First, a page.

John and Jane Jones were an ordinary couple, living in an ordinary house in an ordinary suburb. Billy was an ordinary eight year old and Belinda was an ordinary six year old, although they were far from ordinary to John and Jane. They went to the local state school, which was pretty OK for the most part.

John was the accountant at a bank, while Jane was in-house legal counsel for an insurance company, both in the centre of town. They relied on the school’s aftercare facility to keep the children occupied after school and, occasionally, on their children’s friends’ parents; help they reciprocated. The system more or less worked.

When Covid 19 struck, John and Jane found working at home pretty OK, despite spending more time in virtual meetings than they had in real ones, pre pandemic. The time saved by not commuting was largely consumed by extra work, but that was OK too. They counted themselves lucky to be able to continue to earn their living when so many people could not. The only real problem was when the school closed. Many schools seemed to adapt quite well, alternating video face-to-face and homework-like and online activities. Unsurprisingly better resourced private schools adapted best and some state schools did well too. But many seemed not even to try.

With the brand new tablets John’s parents had bought the children for Christmas, Billy and Belinda could have kept learning, yet their teachers kept them busy for not much more than an hour a day. It seems that even after eighteen months of on-off confinement, they had not managed to set up adequate online classes for children stuck at home, placing most of the burden on parents. Week seven of the sixth confinement and both parents were severely stressed by the conflicting demands of being a full time professional and near full time teacher. Their doctors advised a break from work. But, as anyone who has had jobs like theirs will attest, you can take only so much time off work at any time: as a rule, after three weeks, your employer will find ways to edge you out permanently. Unfair yes, illegal perhaps, but a fact of life. Losing sleep made it hard to do one, let alone three jobs each. The kids were stir crazy and the four of them were beginning to hate each other. They needed to get away, away from the house, to have fun together.

John proposed they drive to his parents’ holiday place on the coast. It would be no different, really, from staying where they were, but at least the kids could run around a bit, and there was the beach…. Of course, with the confinement, they were supposed to stay within five kilometres of home. But who would know? They would be in their car, so just as isolated as at home. Jane suggested that, to be safe, they really should all be tested first. However, that was risky: first of all, the tests take a couple of days and if any one of them turned out to be positive, then the four of them really would be stuck at home. “Oh, come on,” John said, “how can any of us be positive, we haven’t seen anybody! Nobody will know and, heaven knows, we need the break!”

Unlike other governments, their country did not offer quick ten minute turnaround tests. If somebody did test positive, then they were forced to quarantine, rather than be asked or advised to self-isolate. Slow and cumbersome testing procedures and the threat of forced quarantine are powerful disincentives to get tested, although they do keep the number of (reported) cases low. It turned out that Jane had picked up the bug a few days earlier while chatting to an acquaintance at the supermarket. No symptoms, but that’s how it is with most people anyway.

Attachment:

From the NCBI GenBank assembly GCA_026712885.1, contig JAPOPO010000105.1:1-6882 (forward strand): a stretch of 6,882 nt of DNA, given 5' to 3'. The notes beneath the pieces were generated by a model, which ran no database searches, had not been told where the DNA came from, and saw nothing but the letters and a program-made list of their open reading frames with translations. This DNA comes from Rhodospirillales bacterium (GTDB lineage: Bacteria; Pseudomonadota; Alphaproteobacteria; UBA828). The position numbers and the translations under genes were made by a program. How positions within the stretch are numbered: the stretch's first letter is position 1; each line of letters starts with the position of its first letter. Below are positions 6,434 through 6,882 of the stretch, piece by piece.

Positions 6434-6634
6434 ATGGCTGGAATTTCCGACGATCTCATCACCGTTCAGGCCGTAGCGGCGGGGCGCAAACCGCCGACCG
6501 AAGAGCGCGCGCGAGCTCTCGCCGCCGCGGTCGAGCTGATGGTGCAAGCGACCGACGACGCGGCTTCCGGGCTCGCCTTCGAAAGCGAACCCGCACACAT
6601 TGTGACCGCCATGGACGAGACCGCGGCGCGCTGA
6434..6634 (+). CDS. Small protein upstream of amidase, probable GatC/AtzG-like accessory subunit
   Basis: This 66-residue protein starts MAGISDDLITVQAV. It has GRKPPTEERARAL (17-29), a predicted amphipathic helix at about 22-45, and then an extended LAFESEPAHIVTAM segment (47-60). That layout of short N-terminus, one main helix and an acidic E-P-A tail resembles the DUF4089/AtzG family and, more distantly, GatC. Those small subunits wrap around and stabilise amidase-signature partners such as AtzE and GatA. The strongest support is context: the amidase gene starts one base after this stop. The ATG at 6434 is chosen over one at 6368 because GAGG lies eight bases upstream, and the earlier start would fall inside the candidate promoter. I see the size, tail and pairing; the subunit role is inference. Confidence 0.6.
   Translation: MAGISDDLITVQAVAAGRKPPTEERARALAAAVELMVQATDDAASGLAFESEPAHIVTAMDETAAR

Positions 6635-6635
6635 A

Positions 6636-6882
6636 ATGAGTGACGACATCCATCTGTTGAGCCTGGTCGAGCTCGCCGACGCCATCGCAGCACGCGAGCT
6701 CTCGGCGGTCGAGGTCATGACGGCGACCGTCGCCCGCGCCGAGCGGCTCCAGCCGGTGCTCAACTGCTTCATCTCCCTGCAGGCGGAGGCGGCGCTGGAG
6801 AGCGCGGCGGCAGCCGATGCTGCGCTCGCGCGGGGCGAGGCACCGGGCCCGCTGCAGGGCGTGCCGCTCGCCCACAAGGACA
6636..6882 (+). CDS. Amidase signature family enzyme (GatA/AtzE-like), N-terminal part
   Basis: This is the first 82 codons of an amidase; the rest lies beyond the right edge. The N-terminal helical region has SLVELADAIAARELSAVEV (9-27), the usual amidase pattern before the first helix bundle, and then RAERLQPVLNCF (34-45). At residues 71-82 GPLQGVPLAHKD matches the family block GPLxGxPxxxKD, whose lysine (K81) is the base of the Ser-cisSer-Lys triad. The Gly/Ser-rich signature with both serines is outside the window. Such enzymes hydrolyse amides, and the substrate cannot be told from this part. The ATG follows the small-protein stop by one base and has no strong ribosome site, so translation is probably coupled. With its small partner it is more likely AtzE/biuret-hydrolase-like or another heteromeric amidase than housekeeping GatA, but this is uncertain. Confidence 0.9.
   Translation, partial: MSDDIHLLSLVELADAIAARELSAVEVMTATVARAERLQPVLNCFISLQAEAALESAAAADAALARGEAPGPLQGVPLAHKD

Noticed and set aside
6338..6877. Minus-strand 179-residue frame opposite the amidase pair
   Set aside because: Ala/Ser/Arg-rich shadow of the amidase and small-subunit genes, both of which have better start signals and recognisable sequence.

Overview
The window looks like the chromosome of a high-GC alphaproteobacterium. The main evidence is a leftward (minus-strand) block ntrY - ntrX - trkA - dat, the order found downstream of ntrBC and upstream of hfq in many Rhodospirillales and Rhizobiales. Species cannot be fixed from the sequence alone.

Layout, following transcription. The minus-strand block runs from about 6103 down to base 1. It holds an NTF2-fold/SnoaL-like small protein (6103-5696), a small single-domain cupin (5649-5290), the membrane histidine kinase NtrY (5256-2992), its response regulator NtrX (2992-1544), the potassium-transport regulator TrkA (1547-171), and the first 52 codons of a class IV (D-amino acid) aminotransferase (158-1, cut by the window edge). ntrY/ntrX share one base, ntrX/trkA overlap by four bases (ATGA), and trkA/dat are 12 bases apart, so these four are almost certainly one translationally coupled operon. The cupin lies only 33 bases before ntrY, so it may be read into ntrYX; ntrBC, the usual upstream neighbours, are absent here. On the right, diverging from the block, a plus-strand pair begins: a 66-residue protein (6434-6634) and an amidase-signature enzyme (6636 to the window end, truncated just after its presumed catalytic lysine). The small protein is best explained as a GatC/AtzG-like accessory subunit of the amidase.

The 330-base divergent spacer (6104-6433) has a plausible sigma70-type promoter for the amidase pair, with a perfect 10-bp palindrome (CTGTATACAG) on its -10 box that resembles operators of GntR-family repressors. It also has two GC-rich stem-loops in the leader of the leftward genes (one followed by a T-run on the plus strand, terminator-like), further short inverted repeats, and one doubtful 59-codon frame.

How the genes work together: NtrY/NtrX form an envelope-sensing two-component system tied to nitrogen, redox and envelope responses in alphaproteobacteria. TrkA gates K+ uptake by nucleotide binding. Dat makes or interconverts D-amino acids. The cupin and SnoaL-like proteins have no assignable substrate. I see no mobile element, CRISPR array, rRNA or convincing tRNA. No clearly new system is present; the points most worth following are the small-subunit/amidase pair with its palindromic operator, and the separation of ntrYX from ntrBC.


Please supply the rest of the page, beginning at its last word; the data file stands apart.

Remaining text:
It was at least six hours’ drive to the holiday house, so breaks for meals and comfort stops were unavoidable. One of the roadside places had a children’s playground, where Billy and Belinda burned off some of the energy with three other children. How happy they were to reach the house. John went to the village for some fish and chips. While waiting for the food to be cooked, he chatted with Bob, an old fishing friend of his dad.

Vaccination was belatedly happening, but only in big cities. John, who caught the virus from Jane, had now given it to Bob, who became sick with Covid 19 and his infection was traced back to John. They faced a $10,000 and public disgust at their selfishness; also several sick, vulnerable people.

A quick test would have shown Jane to be carrying the virus, in which case they definitely would have stayed home close to the best medical care in case one of them needed urgent attention. Anyway, had the school been teaching the children rather than palming them off onto harried parents, the Joneses might have been happy to stay at home and work.

We may not admit it publicly, but in a similar situation many of us might do much as John and Jane did. If we wish to curb infections, a good start would be to reduce the incentive to break rules. Better online teaching for all children and easier testing, rather than draconian quarantines, might have led to an altogether different outcome.

Feature image by Cottonbro on Pexels.

Frances Cowell
Australian-born and European by adoption, Frances Cowell writes and speaks at conferences about investment risk and governance, financial market stability and business ethics in financial markets – and the implications for the wider political economy. She believes Europe must urgently assume the lead in protecting and preserving liberal democracy, the rule of law and the multi-lateral institutions and alliances that it depends on.

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